Eric Cantor joined the ranks of Republicans distancing themselves from Grover Norquist's pledge against raising taxes this morning, signaling that the GOP is willing to put revenue on the table to avert the fiscal cliff. "When I go to my constituents, it's not about the pledge," Cantor said on MSNBC's Morning Joe. "It really is about trying to solve problems." He still indicated that he was opposed to raising the marginal rate or the capital gains rate, but noted that if nothing is done "taxes are going up on everyone. That's what's changed."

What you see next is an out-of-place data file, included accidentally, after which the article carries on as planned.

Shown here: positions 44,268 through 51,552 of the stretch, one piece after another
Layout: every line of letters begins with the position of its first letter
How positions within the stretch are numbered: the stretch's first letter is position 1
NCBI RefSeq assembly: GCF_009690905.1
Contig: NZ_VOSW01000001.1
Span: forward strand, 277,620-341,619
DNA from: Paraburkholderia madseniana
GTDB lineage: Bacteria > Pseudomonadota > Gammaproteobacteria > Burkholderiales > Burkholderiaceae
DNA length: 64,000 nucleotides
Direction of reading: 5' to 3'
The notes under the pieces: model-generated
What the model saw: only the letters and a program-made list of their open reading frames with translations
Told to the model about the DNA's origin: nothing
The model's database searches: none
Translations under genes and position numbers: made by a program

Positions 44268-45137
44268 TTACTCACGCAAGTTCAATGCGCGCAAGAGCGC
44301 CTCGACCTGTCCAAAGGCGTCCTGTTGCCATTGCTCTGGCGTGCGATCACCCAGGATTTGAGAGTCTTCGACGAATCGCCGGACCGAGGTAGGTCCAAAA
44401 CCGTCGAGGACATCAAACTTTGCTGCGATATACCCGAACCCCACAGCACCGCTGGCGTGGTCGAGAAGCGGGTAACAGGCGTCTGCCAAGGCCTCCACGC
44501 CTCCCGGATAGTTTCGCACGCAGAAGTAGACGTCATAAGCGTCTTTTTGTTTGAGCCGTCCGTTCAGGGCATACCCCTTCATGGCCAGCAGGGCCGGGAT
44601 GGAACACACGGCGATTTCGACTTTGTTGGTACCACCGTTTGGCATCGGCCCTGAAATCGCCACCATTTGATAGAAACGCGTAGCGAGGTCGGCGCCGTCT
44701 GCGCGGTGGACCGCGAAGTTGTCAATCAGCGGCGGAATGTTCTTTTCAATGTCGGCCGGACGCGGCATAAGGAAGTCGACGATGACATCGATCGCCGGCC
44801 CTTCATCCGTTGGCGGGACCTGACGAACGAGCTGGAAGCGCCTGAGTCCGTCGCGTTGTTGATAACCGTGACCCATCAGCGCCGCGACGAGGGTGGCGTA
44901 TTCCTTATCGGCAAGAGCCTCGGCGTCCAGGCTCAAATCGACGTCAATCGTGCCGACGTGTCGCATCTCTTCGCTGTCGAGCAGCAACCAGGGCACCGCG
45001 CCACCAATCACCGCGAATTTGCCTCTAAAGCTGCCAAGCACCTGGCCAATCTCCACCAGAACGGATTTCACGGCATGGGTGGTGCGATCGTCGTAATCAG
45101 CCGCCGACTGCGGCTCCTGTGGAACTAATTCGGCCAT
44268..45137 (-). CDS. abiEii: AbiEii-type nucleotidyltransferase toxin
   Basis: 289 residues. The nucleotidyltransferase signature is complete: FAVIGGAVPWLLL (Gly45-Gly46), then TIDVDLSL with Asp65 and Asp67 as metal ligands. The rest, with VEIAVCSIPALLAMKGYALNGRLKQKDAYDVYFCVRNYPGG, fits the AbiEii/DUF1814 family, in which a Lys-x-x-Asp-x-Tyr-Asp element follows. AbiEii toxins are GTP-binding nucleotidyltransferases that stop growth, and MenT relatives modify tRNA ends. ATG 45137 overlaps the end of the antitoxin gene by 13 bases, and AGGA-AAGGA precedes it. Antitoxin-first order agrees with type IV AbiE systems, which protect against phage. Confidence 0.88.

Cantor is hardly alone, of course. Several prominent Republican lawmakers have made similar pronouncements. "If a deal brings taxes higher than their current level, but leaves them lower than they would be if taxes rise as scheduled, would voting for that deal really constitute voting to raise taxes?" asks one National Review blogger. But Norquist is standing firm. This morning he told CNN that Americans for Tax Reform would "certainly highlight who has kept their commitment and who hasn't," adding, "If you want to go to your voters and say, 'I promised you this, and I'm breaking my promise,' you can have that conversation with them."